This year the feeling of gratitude is overwhelming. At times it takes my breath away with how much I have to be thankful for. Tears come easily these past few days, and not just from chopping onions for the stuffing. You see, two nights ago our family was endangered by a reckless, foolish man who was shooting at police and set fire to the house he was holed up in. It was like the ending of the movie "Young Guns" come home to roost, and it was literally right next door.
It was two in the morning when my husband awoke to gunfire. "What was that? Car backfires? Where is it coming from?" These were the thoughts that prompted him to check the bathroom window, which overlooks the street below our house. "Oh, it's the police. They've blocked off the street. They're working on the road."
Huh? Well, that was his less than coherent thought and when he woke me up getting back into bed that was what he told me. We both decided to go back to sleep. Less than a minute later, our motion light illuminated our bedroom and I heard two "POP"s.
"Jon, the motion light is on!"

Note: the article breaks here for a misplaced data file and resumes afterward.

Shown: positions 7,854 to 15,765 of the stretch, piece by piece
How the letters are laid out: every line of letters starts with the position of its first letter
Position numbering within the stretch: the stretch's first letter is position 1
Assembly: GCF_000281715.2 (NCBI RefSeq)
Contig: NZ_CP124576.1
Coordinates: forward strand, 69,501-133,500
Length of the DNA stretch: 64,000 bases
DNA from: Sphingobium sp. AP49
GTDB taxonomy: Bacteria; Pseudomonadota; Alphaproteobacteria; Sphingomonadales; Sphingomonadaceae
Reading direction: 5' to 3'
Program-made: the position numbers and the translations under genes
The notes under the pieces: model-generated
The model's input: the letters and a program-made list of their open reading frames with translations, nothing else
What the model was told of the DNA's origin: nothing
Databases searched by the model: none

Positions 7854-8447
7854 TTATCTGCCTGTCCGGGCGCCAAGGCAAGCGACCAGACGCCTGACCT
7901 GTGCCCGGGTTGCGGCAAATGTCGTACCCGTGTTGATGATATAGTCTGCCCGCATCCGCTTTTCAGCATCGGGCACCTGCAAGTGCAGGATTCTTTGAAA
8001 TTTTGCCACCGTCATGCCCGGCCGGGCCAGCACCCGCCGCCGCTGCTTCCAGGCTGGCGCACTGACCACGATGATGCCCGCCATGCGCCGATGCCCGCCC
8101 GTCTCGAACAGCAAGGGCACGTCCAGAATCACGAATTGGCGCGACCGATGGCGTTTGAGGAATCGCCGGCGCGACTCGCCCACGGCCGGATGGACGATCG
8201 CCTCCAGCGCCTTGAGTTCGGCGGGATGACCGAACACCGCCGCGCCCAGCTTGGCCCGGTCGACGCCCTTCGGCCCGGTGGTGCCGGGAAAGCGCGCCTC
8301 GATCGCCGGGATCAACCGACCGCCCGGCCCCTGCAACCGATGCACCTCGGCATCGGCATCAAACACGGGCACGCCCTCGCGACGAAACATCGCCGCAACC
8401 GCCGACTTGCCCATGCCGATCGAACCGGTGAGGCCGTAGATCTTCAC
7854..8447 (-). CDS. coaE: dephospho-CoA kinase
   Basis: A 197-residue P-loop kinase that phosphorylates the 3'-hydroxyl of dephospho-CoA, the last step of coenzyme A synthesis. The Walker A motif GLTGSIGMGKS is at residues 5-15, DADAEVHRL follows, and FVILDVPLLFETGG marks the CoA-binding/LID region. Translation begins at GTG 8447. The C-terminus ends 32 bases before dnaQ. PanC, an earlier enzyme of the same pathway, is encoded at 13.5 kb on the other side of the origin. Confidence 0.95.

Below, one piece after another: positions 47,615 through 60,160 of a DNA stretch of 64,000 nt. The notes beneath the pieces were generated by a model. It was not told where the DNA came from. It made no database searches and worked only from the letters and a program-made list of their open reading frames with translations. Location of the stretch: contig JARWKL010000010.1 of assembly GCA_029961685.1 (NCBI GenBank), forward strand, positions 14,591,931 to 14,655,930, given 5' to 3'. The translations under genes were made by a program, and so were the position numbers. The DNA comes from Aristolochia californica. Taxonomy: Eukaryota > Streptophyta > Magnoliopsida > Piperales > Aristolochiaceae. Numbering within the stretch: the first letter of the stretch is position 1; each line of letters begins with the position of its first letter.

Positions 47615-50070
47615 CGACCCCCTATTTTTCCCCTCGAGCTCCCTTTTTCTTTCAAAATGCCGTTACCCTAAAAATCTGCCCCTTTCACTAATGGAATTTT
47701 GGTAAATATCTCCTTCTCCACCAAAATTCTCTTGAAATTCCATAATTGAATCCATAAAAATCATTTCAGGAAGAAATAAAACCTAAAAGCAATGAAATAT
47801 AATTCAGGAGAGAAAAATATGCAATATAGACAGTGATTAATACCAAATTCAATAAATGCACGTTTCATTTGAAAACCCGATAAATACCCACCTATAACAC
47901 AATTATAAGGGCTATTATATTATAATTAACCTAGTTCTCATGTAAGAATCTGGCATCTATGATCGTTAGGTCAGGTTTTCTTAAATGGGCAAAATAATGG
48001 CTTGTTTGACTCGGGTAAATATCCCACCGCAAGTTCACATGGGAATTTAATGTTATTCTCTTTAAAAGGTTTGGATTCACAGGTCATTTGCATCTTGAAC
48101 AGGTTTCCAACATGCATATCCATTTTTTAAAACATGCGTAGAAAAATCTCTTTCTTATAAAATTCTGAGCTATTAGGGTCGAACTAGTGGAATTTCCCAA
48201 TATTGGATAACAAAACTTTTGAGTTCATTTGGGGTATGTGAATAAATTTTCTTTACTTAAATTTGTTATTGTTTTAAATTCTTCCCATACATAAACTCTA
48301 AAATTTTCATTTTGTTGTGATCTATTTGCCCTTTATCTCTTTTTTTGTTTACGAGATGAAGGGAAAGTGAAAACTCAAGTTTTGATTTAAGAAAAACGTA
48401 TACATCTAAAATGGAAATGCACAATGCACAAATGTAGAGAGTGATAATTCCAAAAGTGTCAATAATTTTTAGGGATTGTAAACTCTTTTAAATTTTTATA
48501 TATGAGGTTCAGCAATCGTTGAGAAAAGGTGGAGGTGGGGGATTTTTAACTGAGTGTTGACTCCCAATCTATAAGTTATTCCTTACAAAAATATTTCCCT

Jon got up to check and told me, "There's a man in our driveway."
I yanked back the covers, leaped from bed and ran to the window. I was trying to not let him see me, staring at a dark figure through a slit in the curtains. He was standing next to the driveway, arms down; a creepy silhouette looking up at our house. The fear I felt in the past from watching horror movies did not compare with the pure terror which rushed through my body at the sight of that man. I grabbed my phone and quickly dialed 911. The lady on the other end assured me that there was police activity in our neighborhood already. Right then, the man started up the driveway, stepping into the light of the motion detector. He was dressed in all camouflage, putting on a gas mask as he walked. I informed the 911 operator of his movement and she reiterated what Jon had already ascertained, that this was a SERT officer (think a more PC title for the SWAT team). She told us to stay away from the windows, to stay inside, and to do whatever the officer told us to do.
I thanked her, hung up, and immediately the doorbell rang twice.
Jon pulled on his jeans and ran downstairs to check his badge and see what he needed. They were monitoring a dangerous person next door, he said, and could we please turn off the motion lights.
Stay away from windows?
This is not supposed to happen at my house.
I sneak a peak at the backyard and see the SERT officer standing next to our swing-set, rifle drawn.